also for the education of the country, and that, for this purpose,
they sought a grant of land. The Company of New France awarded them
twelve acres of ground in Quebec to build a seminary, church,
residence, &c. This grant was made at a meeting of the Directors of
the Company, at the hôtel of the celebrated Fouquet, on the 18th
March, 1637. It was not, however, until the spring of 1647 that the
work of digging the foundations of the College was begun - the first
stone being laid on the 12th June. 'The same day,' says the _Journal
des Jésuites_, 'was laid the first stone of the foundations of the
offices of the main-building of the Quebec house. In 1648, we
completed the half of the large main-building, in 1649, our building
was completed as regards the exterior masonry and the roof; but the
interior had not yet been touched.' In July, 1650, the foundations of
the chapel were commenced, and on the 18th October, 1651, it was
sufficiently advanced to allow the pupils of the college to receive
therein Governor de Lauzon. 'The scholars,' says again the _Journal
des Jésuites_, 'received Monsieur the Governor in our new chapel,
_latinâ oratione et versibus gallicis_, &c., &c. The Indians
(scholars) danced, when mass was first celebrated in the chapel.' On
the 29th May, 1655, a great misfortune befell the good Fathers. The
brother known as Jean Liégeois was treacherously assassinated. He was
their business man; several times he had crossed over from Canada to
France in their interests; he was also their architect, and had
superintended the building of the residences at their various
missions, as well as the erection of the college. On the day in
question, while engaged in the fields near Sillery, seven or eight
Agniers (Iroquois) suddenly surrounded him, captured him without
resistance, and, put a bullet through his heart, and, adds the
_Journal des Jésuites_, one of them scalped him, while another
chopped off his head, which they loft upon the spot. On the following
day the Algonquins found his body and brought it to Sillery, whence it
was conveyed in a boat to Quebec, where it was exposed in the chapel,
and, on the 31st May, after the usual offices, 'it was interred at the
lower end of the chapel; that is to say, in one of the two sides where
the altar of the Congregation des Messieurs is now located.' To
understand these last words, it is necessary to explain that nearly
two years later, on the 14th February, 1657, Father Poncet founded
this congregation; and it was M. de Lauzon-Charny, Master of the Woods
and Forests of New France, son of Governor de Lauzon, who was elected
Prefect of the first members of the body to the number of twelve. This
same M. de Charny had married the daughter of M. Giffard, the first
Seigneur of Beauport; but his wife dying two years after that
marriage, M. de Charny passed over to France, where he entered holy
orders, subsequently returning to Canada with Mgr. de Laval, whose
grand vicar he became, as well as the first ecclesiastical dignitary,
inasmuch as he replaced him at the Conseil Souverain at the period of
the difficulties between the Bishop of Petrea and Governor de Mesy.

"But to return to the interments in the Jesuits' Chapel. The next
which took place was that of Father de Quen, who died on the 8th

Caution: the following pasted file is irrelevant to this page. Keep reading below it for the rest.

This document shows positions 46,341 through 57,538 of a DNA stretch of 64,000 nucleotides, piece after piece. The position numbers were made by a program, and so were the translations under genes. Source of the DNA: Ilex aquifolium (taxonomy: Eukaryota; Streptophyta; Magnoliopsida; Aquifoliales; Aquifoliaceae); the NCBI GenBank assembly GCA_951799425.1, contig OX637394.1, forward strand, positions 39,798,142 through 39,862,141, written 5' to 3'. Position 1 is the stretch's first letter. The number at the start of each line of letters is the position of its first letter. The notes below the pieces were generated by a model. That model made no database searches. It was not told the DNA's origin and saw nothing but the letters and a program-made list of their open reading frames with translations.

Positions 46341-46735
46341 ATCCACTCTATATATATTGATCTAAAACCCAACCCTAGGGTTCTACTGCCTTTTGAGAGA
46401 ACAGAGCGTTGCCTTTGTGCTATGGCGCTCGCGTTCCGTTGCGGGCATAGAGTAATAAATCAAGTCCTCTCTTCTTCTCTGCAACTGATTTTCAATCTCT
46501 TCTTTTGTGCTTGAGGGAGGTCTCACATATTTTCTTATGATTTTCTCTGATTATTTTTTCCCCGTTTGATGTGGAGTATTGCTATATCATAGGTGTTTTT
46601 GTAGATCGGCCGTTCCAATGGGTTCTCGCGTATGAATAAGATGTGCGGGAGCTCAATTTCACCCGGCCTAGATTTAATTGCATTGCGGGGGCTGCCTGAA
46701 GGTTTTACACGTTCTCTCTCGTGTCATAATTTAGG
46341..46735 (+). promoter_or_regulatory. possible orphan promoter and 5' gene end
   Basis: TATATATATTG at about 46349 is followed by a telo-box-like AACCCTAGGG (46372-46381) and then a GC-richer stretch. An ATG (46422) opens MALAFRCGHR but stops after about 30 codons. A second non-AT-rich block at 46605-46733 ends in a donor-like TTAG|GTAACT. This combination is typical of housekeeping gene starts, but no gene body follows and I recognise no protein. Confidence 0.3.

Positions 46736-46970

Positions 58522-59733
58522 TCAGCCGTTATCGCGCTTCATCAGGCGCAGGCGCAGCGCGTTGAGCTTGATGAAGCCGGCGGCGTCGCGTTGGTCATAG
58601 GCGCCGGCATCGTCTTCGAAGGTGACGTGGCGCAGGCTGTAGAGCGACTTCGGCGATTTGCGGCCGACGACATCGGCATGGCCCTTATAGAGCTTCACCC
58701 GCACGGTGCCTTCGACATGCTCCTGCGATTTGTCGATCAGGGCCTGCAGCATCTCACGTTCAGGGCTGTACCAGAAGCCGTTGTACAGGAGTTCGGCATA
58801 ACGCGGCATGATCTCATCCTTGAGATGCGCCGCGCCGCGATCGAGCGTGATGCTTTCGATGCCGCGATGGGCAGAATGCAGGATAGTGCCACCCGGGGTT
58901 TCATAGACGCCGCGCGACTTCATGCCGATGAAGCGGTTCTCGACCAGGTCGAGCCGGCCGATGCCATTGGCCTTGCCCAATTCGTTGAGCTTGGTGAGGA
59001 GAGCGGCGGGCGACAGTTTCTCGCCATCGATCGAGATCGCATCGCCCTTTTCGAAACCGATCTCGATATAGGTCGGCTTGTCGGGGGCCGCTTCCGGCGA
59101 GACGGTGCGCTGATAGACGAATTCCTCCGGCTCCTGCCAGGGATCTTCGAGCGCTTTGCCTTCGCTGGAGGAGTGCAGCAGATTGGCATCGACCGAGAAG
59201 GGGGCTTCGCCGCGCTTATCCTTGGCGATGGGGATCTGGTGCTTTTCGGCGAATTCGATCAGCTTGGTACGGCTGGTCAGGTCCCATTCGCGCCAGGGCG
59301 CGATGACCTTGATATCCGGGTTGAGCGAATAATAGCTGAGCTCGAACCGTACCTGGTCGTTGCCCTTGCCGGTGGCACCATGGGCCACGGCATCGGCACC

October, 1659, of contagious fever brought into the colony by vessels
from beyond the seas. It was he, who, in 1647, discovered Lake St.
John, and, in 1653, celebrated the Mass at the Hôtel Dieu, when the
Sister Marie de L'Incarnation embraced the religious profession.
Father de Quen was buried on the morning of the 9th _praesente
corpore, dictae duae missae privatae, in summo altari, dum diceretur
officium_. He was 59 years of age. The _Journal des Jésuites_
does not say that he was interred in the chapel, but it is easy to
infer the fact from the _two private_ masses said in presence of
the body, and also because the entry of his burial does not appear in
the parish register. Moreover, it is also the opinion of Rev. Messrs.
Laverdière and Casgrain, as published in the _Journal des Jésuites_.
On the 15th November, 1665, arrived at Quebec, coming from the
Richelieu River, a vessel bringing the body of Father François du
Peron, who died on the 10th at Fort St. Louis (Chambly). The body was
exposed in the Chapel of the Congregation, and 'on the 16th, after the
service at which the Marquis de Tracy assisted, it was interred in the
vault of the chapel towards the confessional on the side of the
street,' and Father le Mercier, who wrote the foregoing, adds that
'there remains room only for another body.'

"From the preceding, it appears that three interments took place in
the Jesuits' Chapel (the only ones mentioned in the _Journal des
Jésuites_), and it is probable that the place remaining for only
one more body was never filled. The remains of three bodies having
been found, it seems to me therefore reasonable to conclude that they
are those of Brother Liégeois and Fathers de Quen and du Peron. It is
true only two skulls have been recovered, but it must be remembered
that Brother Liégeois had his head chopped off and left upon the spot,
as remarks the text, so that it is easy to conjecture that the
Iroquois dragged his body further off, when it was found in a headless
condition and thus buried. With respect to the site of the chapel, the
text already cited relative to Father du Peron indicates sufficiently
that it was alongside the street; and a reference to the map of Quebec
in 1660 shows in fact the street skirting the Jesuits' property as it
does to-day. Further, the excavations which, at the request of Père
Sachez, Dr. Larue and others, Hon. Mr. Joly, with a good will which
cannot be too highly praised, has ordered to be made, have already
laid bare the foundations of a well outlined building upon the very
site where tradition locates the chapel and where the bones have been

"As it was stated at the time of the finding of the skeletons that one
of them was supposed to be that of a nun of the Hôtel Dieu, Mr. Bédard